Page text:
If Derrick Rose is fine with missing the rest of the season, then so am I.
In fact, I’d declare him done right now. Look, the Chicago Bulls aren’t winning anything this season even if Rose does make it back from surgery on his left knee.
Bulls management reflexively puts together fantasy hustle and effort teams. Problem is, the NBA is a league where teams with actual superstars -- plural -- win titles. But that’s another issue. We’ll deal with that when Bulls management again fails to attract the necessary free-agent stud.
For now, let’s get back to Rose saying he’s OK with not returning this season.
"I’m feeling good," Rose said after the Bulls embarrassed themselves against a slapdash Celtics team. "But if it’s where it’s taking me a long time and I’m still not feeling right, I don’t mind missing this year.
“I would love to (return). That’s why I approach my rehab and workouts so hard. I’m trying to get back on the court as quickly as possible. But if I have anything lingering on, it’s no point."
No point, indeed. No point is exactly the point.
Rose said he can’t dunk offstride, which means he hasn’t regained the explosiveness that defined his game previously. Rose said that style will continue to define his game. OK. Fine. Then Rose has no game, and neither does his team.
Rose made his declaration on the night that the dwindling healthy part of the Bulls looked sick. Perfect.
The Bulls committed 22 turnovers in Boston. That’s three more than they spit up in a pathetic home loss to a Spurs team that started one regular and four guys from the 300 level of the United Center. That’s 39 turnovers since Monday. Thank goodness they don’t play again until next week.
Why would Rose want to come back to this glop? The more the Bulls need him to come back to stop what feels like a slow death, the less I want him to come back. Perhaps the less he wants to come back, as well.
Sure, the Bulls are a surprising eight games over .500 at the All-Star break, and sure, any version of Rose would be better than achy-breaky Kirk Hinrich and the rest of that backcourt. But I’m getting the feeling that the smartest thing about Rose’s rehab is that he is not rushing back with the belief that he can fix an unfixable team in terms of winning a championship.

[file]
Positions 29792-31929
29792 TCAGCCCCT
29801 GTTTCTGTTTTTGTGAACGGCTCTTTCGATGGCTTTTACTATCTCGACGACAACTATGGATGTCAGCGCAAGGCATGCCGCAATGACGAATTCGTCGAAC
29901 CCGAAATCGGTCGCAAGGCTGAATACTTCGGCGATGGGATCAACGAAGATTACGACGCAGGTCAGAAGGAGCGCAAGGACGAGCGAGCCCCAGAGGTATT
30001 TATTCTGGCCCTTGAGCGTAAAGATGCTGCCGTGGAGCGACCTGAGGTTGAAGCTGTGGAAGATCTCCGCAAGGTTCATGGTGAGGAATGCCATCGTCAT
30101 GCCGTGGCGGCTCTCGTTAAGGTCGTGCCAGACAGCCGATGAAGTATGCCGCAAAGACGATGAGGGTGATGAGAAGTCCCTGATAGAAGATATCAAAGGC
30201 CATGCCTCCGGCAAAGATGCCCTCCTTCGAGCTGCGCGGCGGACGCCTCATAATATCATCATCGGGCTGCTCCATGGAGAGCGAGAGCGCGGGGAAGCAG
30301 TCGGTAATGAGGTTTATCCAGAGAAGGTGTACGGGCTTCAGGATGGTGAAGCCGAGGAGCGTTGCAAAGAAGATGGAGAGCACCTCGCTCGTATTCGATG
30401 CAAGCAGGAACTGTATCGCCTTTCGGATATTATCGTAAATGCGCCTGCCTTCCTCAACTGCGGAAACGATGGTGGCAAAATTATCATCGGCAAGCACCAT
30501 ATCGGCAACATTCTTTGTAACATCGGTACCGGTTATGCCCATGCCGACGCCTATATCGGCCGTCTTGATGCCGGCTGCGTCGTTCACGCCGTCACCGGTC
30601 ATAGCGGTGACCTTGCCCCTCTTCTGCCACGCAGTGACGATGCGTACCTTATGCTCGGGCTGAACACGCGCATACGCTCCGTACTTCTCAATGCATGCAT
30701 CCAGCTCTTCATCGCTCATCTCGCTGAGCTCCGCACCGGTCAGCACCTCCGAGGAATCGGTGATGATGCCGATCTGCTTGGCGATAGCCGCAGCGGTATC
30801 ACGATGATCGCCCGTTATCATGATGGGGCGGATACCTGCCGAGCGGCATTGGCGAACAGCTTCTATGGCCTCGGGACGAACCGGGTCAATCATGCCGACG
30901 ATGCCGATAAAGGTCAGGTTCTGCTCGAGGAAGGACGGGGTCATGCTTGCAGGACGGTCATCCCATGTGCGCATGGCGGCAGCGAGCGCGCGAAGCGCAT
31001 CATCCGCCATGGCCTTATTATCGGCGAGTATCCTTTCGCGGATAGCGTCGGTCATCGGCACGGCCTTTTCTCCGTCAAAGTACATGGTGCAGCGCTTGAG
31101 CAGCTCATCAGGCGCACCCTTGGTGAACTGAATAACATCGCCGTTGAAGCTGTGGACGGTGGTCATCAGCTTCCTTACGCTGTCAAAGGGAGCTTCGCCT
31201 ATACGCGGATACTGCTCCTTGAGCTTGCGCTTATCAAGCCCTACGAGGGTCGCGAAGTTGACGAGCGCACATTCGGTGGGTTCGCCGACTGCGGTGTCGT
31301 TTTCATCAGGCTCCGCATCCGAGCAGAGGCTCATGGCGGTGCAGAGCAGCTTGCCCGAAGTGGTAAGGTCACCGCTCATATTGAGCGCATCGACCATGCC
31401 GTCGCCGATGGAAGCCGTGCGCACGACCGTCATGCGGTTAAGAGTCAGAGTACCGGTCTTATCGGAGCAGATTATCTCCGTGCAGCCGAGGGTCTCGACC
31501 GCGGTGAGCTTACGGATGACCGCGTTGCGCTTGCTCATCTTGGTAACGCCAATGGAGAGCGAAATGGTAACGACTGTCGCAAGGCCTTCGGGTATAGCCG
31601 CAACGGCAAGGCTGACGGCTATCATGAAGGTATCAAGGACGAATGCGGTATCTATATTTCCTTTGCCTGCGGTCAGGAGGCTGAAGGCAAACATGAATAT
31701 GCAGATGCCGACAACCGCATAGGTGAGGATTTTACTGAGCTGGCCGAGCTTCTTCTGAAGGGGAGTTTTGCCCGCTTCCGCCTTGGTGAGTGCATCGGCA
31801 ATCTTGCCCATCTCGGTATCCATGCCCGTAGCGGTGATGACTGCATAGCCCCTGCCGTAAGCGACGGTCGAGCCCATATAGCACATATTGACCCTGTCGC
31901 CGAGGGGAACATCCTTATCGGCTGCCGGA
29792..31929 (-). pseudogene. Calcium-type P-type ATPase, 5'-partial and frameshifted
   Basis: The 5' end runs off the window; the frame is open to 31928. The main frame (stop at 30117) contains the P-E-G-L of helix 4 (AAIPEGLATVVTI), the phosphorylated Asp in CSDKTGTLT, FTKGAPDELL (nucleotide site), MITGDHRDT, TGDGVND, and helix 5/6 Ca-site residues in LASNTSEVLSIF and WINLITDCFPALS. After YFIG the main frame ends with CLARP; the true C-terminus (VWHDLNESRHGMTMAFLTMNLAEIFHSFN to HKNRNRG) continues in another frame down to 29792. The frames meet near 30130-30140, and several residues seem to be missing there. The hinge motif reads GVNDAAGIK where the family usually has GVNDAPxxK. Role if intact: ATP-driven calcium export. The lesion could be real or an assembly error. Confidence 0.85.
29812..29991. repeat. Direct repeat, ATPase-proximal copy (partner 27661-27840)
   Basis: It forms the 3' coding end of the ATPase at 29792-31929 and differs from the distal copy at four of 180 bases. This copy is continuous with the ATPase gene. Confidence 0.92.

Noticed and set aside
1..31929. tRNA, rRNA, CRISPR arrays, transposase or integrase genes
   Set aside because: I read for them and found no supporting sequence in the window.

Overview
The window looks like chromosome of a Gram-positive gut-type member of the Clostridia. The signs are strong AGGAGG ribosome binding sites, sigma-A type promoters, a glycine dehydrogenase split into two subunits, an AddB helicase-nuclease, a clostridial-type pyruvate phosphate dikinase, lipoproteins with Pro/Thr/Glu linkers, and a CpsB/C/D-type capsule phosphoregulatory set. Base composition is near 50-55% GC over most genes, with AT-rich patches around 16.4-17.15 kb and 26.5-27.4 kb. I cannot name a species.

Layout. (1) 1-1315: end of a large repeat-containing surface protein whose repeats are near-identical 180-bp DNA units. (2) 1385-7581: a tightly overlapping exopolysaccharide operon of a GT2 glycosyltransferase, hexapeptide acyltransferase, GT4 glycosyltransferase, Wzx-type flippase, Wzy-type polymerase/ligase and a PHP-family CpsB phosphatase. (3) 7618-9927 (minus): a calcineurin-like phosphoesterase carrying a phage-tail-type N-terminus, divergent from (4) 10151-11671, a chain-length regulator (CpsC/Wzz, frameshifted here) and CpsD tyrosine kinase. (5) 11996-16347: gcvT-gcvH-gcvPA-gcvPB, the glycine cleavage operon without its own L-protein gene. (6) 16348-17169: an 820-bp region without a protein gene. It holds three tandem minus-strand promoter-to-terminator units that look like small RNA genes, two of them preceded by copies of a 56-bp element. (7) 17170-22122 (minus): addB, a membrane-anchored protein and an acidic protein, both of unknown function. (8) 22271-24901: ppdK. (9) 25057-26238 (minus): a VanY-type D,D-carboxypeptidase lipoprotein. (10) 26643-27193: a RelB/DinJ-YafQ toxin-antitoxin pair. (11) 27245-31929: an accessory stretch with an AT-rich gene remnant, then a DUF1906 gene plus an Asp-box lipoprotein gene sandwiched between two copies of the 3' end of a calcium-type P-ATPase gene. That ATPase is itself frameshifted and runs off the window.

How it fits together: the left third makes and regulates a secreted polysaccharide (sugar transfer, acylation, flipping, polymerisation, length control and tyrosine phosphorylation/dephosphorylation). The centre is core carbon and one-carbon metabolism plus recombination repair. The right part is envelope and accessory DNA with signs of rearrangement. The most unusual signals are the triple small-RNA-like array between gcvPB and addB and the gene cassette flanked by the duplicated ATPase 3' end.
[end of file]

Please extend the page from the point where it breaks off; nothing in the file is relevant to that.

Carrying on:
Rose doesn’t seem to want to come back as anything but a superstar. I don’t know how big of a role that is playing in Rose’s statements and mindset, but that’s pride and fear working. Rose has never been through something like this. All he knows is he always was the best player on the court. He was no worse than second. That’s his frame of reference, which also figures to be his goal, which also likely includes the fear that he’ll never be that player again.
Doctors say he could return to his previous sneaker-selling level in a couple years, but try telling any kid to wait for anything.
And yet, Rose is talking about waiting. Talking comfortably about it. So, wait till next year.
If Rose is saying now that he wouldn’t mind cashing in this season, then cash it in now. Don’t force it, and here’s why: Each missed game gives him fewer regular-season rehearsals for the heavier demands of playoff basketball.
This is not a shot at Tom Thibodeau, a coach who believes players can rest when they’re dead and the only bad minutes are those given to Nazr Mohammad. It’s just that playoff minutes are harder because the games are more physical, the court seems smaller and the better players get more minutes.
Sorry, but I can’t see the Bulls facing the fourth quarter of a tight playoff game, and there’s Rose, sitting on the bench obeying a note from the school nurse.
Getting back to the more important point: to what end? There’s nothing to win this year. There’s no reason to create unnecessary jeopardy for the pursuit of nothing. Nothing could be dumber unless the goal is to risk sabotaging the franchise for a decade of stink like the one involving drafting Eddy Curry.
Whether it’s a mental, emotional or physical block, or any combination, something is stopping Rose, and that’s enough for me. See ya next season. Beep, beep, drive home safely.Copyright © 2015, The Baltimore Sun